Health Heroes search down to final three

Tracy Gaughan's attitude drew praise. Picture: Toby Williams
Tracy Gaughan's attitude drew praise. Picture: Toby Williams
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THE search to find Lothian’s Health Hero has been whittled down to the final three – ahead of a glitzy awards bash to celebrate the best of the NHS.

Health workers shortlisted for the prize, as part of NHS Lothian’s Celebrating Success Awards, were nominated by members of the public after displaying exceptional commitment and dedication.

The category, backed by the Evening News for the third year, aims to highlight the thousands of unsung heroes in the health services.

Dr Ailsa McLellan, paediatric consultant in neurology at the Sick Kids, was nominated by Scott Blair, whose son, Louis, was diagnosed with rare condition tuberous sclerosis when he was just three months old.

His parents feel that they owe their lives to Ailsa for the unwavering care and support she has provided to their family over the years. Mr Blair said: “As we spent so much time in the hospital, Dr McLellan got to know us really well and she knew that Louis was daft about cars. She and her team got him tickets for Truck Fest last year.”

Another finalist, Heather McVicars, who works as a research nurse in cancer clinical trials at the Western General Hospital, was nominated by patient Lynn Mellon.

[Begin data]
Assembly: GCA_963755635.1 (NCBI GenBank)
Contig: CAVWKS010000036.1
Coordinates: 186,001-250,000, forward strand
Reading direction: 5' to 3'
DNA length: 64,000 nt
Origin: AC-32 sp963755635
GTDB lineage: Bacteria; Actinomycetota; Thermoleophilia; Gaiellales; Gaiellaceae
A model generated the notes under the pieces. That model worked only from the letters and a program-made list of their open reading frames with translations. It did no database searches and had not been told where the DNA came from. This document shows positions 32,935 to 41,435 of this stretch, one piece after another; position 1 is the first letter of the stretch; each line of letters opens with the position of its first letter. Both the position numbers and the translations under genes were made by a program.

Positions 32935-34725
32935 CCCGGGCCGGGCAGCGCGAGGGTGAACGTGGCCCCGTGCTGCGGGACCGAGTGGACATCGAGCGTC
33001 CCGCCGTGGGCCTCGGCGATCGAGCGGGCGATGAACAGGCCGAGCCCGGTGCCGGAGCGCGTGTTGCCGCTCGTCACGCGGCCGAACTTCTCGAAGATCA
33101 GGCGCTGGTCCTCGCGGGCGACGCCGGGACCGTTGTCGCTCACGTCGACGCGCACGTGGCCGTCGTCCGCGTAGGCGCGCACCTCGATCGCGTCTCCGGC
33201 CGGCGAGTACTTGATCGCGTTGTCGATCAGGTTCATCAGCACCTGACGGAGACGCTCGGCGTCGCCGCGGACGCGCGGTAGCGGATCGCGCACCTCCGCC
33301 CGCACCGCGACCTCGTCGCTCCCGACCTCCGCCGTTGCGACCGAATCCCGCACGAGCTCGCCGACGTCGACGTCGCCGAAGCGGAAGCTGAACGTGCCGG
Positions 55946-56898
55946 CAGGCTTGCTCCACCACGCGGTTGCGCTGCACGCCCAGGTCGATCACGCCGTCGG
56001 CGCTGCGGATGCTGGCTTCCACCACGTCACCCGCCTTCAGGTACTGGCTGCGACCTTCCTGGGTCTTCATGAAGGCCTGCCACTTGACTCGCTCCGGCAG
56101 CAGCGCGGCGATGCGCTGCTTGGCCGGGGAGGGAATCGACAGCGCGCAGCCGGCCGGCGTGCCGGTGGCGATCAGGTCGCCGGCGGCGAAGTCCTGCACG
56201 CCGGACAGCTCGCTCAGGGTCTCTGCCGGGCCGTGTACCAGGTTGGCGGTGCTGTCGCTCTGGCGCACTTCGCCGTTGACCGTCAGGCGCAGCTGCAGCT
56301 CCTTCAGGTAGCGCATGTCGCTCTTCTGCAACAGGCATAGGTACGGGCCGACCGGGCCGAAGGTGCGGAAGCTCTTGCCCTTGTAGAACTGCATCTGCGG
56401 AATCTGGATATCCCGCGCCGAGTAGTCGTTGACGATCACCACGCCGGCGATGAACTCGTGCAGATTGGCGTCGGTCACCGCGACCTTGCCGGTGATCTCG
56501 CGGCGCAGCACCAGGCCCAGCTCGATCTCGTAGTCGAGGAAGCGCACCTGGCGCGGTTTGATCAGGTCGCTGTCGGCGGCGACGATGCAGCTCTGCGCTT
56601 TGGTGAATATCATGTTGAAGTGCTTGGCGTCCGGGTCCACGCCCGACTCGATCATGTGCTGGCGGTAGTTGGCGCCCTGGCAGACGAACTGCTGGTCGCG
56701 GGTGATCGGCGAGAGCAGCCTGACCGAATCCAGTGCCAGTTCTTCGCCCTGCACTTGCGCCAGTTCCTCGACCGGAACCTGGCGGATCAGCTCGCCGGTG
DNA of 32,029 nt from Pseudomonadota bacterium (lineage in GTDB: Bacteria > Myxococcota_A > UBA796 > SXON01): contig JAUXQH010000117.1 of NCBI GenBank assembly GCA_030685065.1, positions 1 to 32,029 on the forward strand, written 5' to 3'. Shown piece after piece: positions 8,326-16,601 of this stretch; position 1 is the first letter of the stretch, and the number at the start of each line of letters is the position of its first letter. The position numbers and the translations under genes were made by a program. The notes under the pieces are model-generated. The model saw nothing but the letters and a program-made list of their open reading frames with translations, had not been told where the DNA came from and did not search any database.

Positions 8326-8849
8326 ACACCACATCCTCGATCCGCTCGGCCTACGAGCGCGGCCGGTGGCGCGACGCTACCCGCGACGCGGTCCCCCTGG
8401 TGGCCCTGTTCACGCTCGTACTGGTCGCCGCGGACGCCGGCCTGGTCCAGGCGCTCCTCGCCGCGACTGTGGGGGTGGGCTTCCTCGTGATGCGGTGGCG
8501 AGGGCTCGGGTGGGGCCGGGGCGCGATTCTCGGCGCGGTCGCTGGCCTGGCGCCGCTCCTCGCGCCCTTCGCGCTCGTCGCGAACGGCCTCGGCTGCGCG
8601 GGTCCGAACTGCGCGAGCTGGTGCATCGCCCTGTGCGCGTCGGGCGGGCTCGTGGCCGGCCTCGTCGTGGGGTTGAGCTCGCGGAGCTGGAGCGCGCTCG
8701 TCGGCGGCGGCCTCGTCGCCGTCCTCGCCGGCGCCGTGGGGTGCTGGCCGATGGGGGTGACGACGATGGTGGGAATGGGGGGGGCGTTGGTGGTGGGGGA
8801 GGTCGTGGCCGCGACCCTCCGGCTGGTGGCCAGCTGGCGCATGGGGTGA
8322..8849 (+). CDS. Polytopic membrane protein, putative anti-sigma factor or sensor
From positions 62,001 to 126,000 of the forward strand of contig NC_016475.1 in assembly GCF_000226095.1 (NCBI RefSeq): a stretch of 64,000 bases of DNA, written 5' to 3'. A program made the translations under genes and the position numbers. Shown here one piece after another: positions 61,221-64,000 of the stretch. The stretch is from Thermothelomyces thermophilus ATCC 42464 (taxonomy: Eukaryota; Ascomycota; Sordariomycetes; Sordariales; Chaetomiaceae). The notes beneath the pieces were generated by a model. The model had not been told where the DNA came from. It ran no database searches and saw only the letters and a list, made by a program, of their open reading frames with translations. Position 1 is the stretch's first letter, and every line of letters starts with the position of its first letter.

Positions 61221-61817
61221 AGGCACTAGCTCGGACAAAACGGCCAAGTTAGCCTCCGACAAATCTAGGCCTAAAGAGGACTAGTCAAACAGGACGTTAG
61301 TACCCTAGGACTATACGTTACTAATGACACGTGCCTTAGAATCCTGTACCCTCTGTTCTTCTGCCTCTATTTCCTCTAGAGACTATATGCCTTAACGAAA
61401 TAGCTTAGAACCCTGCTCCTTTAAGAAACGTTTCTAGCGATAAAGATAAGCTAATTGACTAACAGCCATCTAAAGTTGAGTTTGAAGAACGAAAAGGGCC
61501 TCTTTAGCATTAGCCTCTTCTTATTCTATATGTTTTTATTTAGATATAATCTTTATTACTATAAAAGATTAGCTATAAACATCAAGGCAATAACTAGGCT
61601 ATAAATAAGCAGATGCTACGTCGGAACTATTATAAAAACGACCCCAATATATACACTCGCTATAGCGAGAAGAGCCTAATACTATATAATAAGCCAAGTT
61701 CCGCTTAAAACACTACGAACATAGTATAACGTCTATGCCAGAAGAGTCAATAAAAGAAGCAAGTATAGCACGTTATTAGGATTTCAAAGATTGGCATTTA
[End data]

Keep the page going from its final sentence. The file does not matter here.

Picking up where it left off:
She was diagnosed with breast cancer in 2012 and signed up to a trial which Heather helped run, to treat primary cases of breast cancer.

“During my treatment, Heather was so supportive to me and to my family,” she said. “She is constantly on the end of the phone and, as she knew I was struggling with my diagnosis, she helped me to get psychological support.”

Tracy Gaughan, a therapist at the rehabilitation programme Lothians and Edinburgh Abstinence Programme, is the final shortlisted health hero. She was put up for the prize by Jane Ross, whom she helped when she became dependent on alcohol following a family bereavement.

Ms Ross said: “The rehabilitation programme is one of the hardest emotional and physical things I have ever done. Tracy pushes and challenges you continually in the one-to-one and group sessions.”

The region’s most inspirational health workers will be honoured at the Corn Exchange on Friday, October 24.

Tim Davison, chief executive of NHS Lothian, said: “Many of our staff go above and beyond their duties every day, put the values at the heart of everyday working life and demonstrate our commitment to providing safe, effective person-centre care and to improve healthier lives for all.

“The Health Hero award is a way of saying thank you to those staff who provide the standards of care that NHS Lothian is so proud of.”